Barbarians at the gates?

Barbarians at the gates?

Through one window, the strangely beautiful remains of Coalcliff’s old industrial machinery sped past. Through the other, the ocean. I was taking the train down to the NSW South Coast, which I enjoy for its moody bluster, but that mood was broken by a loud banging at the end of the carriage.

“I know you’re fuckin’ in there, you bastard!” the man said. He squinted — as if by concentrating harder, he’d be able to see through the locked toilet door. The carriage’s “Occupied” sign had been lit since I’d gotten on at Redfern. The man, shoulders sunburned under his wifebeater, was obviously drunk and desperate to relieve himself.

“Open the fucking door. So you’re going to stay quiet in there, are you? Fuckwit.”

Surely he could find another carriage with a toilet? But this guy dug his heels in, banging on the door every few minutes and growing ever more incensed. And as the silence from the toilet seemed to mock him, his reading of the situation crept further into absurdity.

“You fuckin’ coward. When you get out, I’m gonna beat the shit outta you, you black cunt. You’re dead meat. This isn’t how we do things in Australia!”

The train, carrying the man and his many invisible enemies, sped on.

Station Ident: you’re reading a newsletter from Ben Hoh, a recovering human-centred design person. In the wake of staring deeply into the abyss of strategic design conundrums and political despair, I’m trying to piece together new perspectives on having a critical and creative practice, but without disavowing that abyss: The Crack runs through everything. Design is part of The Problem and yet core to any possible solutions. For me, the only way forward is to embrace this paradox in interesting and constructive ways.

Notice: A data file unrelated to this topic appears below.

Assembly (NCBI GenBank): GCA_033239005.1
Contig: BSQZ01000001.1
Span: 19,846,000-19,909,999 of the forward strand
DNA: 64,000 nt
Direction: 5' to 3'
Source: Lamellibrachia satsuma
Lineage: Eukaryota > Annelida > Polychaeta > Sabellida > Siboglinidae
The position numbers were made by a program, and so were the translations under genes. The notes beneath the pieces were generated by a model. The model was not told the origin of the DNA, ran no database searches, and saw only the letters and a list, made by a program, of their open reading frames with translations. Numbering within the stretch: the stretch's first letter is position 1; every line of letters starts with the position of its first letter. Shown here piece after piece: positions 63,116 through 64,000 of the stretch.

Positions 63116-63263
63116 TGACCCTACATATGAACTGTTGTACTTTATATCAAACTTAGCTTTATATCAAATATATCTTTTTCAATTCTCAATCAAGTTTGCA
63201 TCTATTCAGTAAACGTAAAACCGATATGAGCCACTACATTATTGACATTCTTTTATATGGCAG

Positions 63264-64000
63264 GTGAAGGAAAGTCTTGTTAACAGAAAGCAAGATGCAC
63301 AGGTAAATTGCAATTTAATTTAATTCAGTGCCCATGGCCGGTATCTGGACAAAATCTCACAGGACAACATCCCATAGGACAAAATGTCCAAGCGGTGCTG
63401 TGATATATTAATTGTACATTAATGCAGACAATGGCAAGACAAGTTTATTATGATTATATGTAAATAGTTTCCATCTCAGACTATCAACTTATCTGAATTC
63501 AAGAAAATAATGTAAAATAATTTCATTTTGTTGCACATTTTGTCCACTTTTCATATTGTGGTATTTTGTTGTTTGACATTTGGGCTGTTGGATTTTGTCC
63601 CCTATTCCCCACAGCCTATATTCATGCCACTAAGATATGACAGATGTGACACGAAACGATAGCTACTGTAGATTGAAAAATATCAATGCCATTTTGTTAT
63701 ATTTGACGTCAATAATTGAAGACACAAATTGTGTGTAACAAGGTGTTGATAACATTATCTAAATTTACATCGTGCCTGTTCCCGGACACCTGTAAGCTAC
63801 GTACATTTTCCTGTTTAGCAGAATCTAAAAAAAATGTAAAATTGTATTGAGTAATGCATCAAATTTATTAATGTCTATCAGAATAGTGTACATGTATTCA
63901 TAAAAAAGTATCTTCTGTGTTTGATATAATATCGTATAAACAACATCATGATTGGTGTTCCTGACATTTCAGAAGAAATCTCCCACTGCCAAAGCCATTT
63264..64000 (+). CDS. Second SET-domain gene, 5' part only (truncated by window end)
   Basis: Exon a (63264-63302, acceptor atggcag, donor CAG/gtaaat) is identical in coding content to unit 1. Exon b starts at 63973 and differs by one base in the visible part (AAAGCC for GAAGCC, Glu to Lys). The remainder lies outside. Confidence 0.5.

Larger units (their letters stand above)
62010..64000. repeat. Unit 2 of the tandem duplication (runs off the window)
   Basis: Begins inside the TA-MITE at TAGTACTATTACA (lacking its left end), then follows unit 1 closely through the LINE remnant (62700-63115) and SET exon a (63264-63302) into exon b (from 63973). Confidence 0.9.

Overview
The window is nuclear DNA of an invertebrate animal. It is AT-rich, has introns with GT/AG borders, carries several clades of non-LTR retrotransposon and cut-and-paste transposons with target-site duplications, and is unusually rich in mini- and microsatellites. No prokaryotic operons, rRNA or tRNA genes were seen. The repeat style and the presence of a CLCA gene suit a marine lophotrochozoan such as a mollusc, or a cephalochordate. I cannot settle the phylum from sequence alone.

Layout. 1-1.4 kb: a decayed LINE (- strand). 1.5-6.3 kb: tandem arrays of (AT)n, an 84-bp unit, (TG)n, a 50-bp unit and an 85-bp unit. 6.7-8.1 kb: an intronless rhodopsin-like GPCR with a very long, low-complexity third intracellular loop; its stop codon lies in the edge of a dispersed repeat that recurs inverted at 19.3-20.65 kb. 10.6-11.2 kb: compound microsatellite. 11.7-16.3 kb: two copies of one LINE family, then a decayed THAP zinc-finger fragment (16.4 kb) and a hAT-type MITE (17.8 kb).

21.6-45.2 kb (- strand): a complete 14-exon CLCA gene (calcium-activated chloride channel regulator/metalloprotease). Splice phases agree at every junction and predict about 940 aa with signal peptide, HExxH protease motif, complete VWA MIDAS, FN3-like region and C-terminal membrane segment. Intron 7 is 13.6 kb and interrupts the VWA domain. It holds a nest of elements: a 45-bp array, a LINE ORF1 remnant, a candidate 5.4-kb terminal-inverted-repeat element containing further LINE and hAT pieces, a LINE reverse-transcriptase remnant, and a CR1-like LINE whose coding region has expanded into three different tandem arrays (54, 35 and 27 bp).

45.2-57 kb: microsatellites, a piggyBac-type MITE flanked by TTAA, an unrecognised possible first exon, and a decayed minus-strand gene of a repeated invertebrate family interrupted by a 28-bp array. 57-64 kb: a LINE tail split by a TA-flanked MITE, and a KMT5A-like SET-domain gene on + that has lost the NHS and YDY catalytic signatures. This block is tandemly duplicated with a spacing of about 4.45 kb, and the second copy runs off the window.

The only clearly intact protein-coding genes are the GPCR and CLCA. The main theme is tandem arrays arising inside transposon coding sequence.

If someone’s forwarded this thing to you in the hope you’ll find it interesting, you can subscribe here to secure my everlasting love. And please, pass it on if you think it might be of interest to anyone.

🏛 House of cards

The toilet incident did nothing to ease the worries that gnawed at me as I left Sydney. To top off our already glorious 2020, I ended the year dealing with an online identity theft problem that involved substantial sums of money. I managed to stop the bleeding before I lost all my assets to rogue Xbox vouchers and extravagant Christmas decorations (yes, really), but I’m still amazed at how unnerving this experience has been. I didn’t think I’d feel this unsure of the ground beneath my feet.

Of course, I knew that using a password manager is always better than remembering your own passwords, but I kept using my own password system because I was attached to its supposed cleverness: I used a combination of nonsense words supplemented by an alphanumeric code that was specific to each individual account. But such logic had surely been reverse engineered, and many of my accounts were compromised. The cracker even set up rules in in my Gmail account that automatically deleted any notifications from those compromised services. (If you don’t look at such filter settings often, or if you didn’t realise they existed, I really recommend you check them out — sooner rather than later.)